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Farewell: Gerald Wilson

9.4.18–9.8.14

Gerald Wilson
Gerald Wilson

Gerald Wilson is an iconic and influential figure for me. He helped to guide the direction my music has taken, and there’s no hiding it: If you’ve seen me conduct, you know that a lot of my style and concept comes from Gerald Wilson.

What most people don’t know is that Duke Ellington held Gerald in such high regard he became a ghostwriter for Duke. If maestro Ellington had a project with a tight deadline, he would have Gerald write for him. In some cases, Gerald would only get paid his fee and not receive an arranging credit on the album. Still, Gerald was ready for the next opportunity. One of my desert island albums is Ella at Duke’s Place, from 1965. I know every note on that record and have always been especially drawn to Duke’s arrangement of “Imagine My Frustration.” Wrong! It is a Gerald Wilson arrangement, and I had to embarrass myself to find out the truth.

I transcribed the song for our Clayton-Hamilton Jazz Orchestra to feature Regina Carter playing Ella’s role on her violin. Gerald came to the concert. I announced to thousands of people that the arrangement was by Duke Ellington. The next day, I got an earful from maestro Wilson! He let me know that he was the one who did the arrangement, as well as others on that and other recordings for Duke. “Perdido” is another killer Gerald Wilson reworking for Duke: Check out the version Duke recorded in the ’60s.

I recall seeing Gerald’s band when I was a teenager. They were playing in Los Angeles at Shelly’s Manne-Hole. I had never seen anything like that! Bobby Bryant, Blue Mitchell, Jimmy Bond, Jimmy Cleveland, Jerome Richardson and so many other L.A. giants played. He would hover over the saxes with his arms extended over his head, dancing from side to side, moaning and growling their parts, possessed and spewing energy that forced everyone to play with intense focus. Wow! Imagine what an impact that had on a 19-year-old. One of the most remarkable things is that he conducted with those broad sweeps, drawing sound from his band with his hands. He might hobble onto the stage, but he came to life and shed 30 years when the music started.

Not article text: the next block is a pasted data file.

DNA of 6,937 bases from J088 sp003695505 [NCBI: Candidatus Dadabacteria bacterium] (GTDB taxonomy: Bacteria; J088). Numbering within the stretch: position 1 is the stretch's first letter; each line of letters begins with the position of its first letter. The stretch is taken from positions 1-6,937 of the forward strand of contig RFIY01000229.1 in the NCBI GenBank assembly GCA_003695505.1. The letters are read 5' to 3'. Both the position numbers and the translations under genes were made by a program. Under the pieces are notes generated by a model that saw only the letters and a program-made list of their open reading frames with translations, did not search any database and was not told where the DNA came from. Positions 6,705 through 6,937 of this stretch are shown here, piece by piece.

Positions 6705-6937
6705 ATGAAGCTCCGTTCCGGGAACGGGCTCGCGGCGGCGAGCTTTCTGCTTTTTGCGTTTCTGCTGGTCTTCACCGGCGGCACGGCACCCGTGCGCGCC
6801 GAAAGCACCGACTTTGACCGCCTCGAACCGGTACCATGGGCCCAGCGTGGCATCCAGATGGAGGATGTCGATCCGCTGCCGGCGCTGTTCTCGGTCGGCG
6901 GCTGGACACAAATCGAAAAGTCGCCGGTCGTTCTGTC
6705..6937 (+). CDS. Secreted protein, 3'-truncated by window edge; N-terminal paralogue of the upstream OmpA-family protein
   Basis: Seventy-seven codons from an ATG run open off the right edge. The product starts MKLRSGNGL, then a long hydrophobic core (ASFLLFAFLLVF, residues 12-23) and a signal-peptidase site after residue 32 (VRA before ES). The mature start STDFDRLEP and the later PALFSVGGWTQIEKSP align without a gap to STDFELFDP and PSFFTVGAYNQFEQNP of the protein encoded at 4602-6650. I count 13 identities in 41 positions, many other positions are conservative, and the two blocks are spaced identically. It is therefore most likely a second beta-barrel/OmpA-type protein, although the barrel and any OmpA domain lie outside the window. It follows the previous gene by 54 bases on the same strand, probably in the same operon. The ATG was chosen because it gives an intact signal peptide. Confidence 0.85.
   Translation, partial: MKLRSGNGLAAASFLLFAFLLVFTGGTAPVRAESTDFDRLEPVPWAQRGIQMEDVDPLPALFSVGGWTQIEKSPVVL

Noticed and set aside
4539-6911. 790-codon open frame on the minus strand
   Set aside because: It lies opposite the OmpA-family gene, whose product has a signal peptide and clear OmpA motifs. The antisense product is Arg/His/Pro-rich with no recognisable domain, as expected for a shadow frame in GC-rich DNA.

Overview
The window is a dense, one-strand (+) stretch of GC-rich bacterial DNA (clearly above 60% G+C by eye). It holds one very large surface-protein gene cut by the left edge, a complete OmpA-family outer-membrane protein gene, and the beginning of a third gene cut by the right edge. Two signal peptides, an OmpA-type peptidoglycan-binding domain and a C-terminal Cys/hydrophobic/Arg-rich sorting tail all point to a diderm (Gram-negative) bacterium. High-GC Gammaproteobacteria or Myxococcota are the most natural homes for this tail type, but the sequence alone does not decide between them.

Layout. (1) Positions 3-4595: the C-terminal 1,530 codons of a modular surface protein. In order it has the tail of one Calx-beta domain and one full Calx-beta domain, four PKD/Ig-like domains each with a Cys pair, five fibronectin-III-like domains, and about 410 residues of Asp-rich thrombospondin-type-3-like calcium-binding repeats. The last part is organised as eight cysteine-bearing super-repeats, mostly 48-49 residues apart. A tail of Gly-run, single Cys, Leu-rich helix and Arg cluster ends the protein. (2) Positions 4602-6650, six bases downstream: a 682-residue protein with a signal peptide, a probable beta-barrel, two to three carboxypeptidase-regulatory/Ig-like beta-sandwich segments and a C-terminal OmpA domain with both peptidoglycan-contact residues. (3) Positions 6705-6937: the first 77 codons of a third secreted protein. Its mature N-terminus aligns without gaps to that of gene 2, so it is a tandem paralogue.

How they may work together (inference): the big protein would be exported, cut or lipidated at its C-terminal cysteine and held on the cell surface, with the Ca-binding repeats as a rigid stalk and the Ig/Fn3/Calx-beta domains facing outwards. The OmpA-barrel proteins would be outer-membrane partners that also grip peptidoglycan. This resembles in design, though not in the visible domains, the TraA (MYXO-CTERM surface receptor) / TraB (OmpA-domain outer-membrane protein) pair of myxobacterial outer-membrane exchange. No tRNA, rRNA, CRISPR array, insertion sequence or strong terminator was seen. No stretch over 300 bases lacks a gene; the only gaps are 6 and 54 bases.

Another thing people don’t know is that Gerald wrote all the time. Even with severe eyesight problems, our hero would dictate the notes to one of his sons, who would then write the notes onto a score page.

Gerald told me that back in the day he would write arrangements for big band with no score. He’d just write 16 separate parts for the musicians, which required that he remember every note he had written for every instrument. It is fascinating and unheard of today. Gerald Wilson’s memory was absolutely perfect until the end. He could recall events, dates, names and various details about any period-and he would be spot-on. I actually witnessed a few times how he would recall something from, say, the 1940s, and Harry “Sweets” Edison or Snooky Young would be right there to tell him that they remembered it that way as well. More often, he would remember with an uncanny clarity that even his friends and colleagues did not have.

Like all of the writers I know-including his son, Anthony-he was very thoughtful about what he wrote. His music was serious. His songs were often written about or for people and events. He loved bullfights, for instance, and there are several examples that show this influence in his music.

We’re so grateful that Gerald Wilson’s music is here for us. I’m especially grateful that I got to hear, know and be influenced by the man and his music.

Originally Published